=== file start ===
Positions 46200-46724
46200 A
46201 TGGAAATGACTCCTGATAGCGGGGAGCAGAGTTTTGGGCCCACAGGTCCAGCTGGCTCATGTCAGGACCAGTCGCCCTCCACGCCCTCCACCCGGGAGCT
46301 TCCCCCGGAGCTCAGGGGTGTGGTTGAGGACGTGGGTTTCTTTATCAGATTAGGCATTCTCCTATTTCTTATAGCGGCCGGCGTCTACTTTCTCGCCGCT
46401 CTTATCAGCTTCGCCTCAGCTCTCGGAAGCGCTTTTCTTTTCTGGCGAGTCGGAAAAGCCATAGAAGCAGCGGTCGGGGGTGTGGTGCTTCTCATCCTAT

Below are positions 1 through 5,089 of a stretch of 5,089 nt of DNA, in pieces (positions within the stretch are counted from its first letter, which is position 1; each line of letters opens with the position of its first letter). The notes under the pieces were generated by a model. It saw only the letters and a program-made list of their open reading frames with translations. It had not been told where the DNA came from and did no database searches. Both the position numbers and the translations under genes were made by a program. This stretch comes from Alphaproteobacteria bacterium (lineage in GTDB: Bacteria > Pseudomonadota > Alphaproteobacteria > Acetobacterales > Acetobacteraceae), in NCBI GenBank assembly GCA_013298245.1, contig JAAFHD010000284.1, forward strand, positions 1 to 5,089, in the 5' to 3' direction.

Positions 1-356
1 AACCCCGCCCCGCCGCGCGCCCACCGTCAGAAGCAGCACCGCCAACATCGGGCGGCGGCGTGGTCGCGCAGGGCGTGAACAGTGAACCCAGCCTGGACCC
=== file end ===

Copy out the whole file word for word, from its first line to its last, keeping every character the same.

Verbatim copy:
Positions 46200-46724
46200 A
46201 TGGAAATGACTCCTGATAGCGGGGAGCAGAGTTTTGGGCCCACAGGTCCAGCTGGCTCATGTCAGGACCAGTCGCCCTCCACGCCCTCCACCCGGGAGCT
46301 TCCCCCGGAGCTCAGGGGTGTGGTTGAGGACGTGGGTTTCTTTATCAGATTAGGCATTCTCCTATTTCTTATAGCGGCCGGCGTCTACTTTCTCGCCGCT
46401 CTTATCAGCTTCGCCTCAGCTCTCGGAAGCGCTTTTCTTTTCTGGCGAGTCGGAAAAGCCATAGAAGCAGCGGTCGGGGGTGTGGTGCTTCTCATCCTAT

Below are positions 1 through 5,089 of a stretch of 5,089 nt of DNA, in pieces (positions within the stretch are counted from its first letter, which is position 1; each line of letters opens with the position of its first letter). The notes under the pieces were generated by a model. It saw only the letters and a program-made list of their open reading frames with translations. It had not been told where the DNA came from and did no database searches. Both the position numbers and the translations under genes were made by a program. This stretch comes from Alphaproteobacteria bacterium (lineage in GTDB: Bacteria > Pseudomonadota > Alphaproteobacteria > Acetobacterales > Acetobacteraceae), in NCBI GenBank assembly GCA_013298245.1, contig JAAFHD010000284.1, forward strand, positions 1 to 5,089, in the 5' to 3' direction.

Positions 1-356
1 AACCCCGCCCCGCCGCGCGCCCACCGTCAGAAGCAGCACCGCCAACATCGGGCGGCGGCGTGGTCGCGCAGGGCGTGAACAGTGAACCCAGCCTGGACCC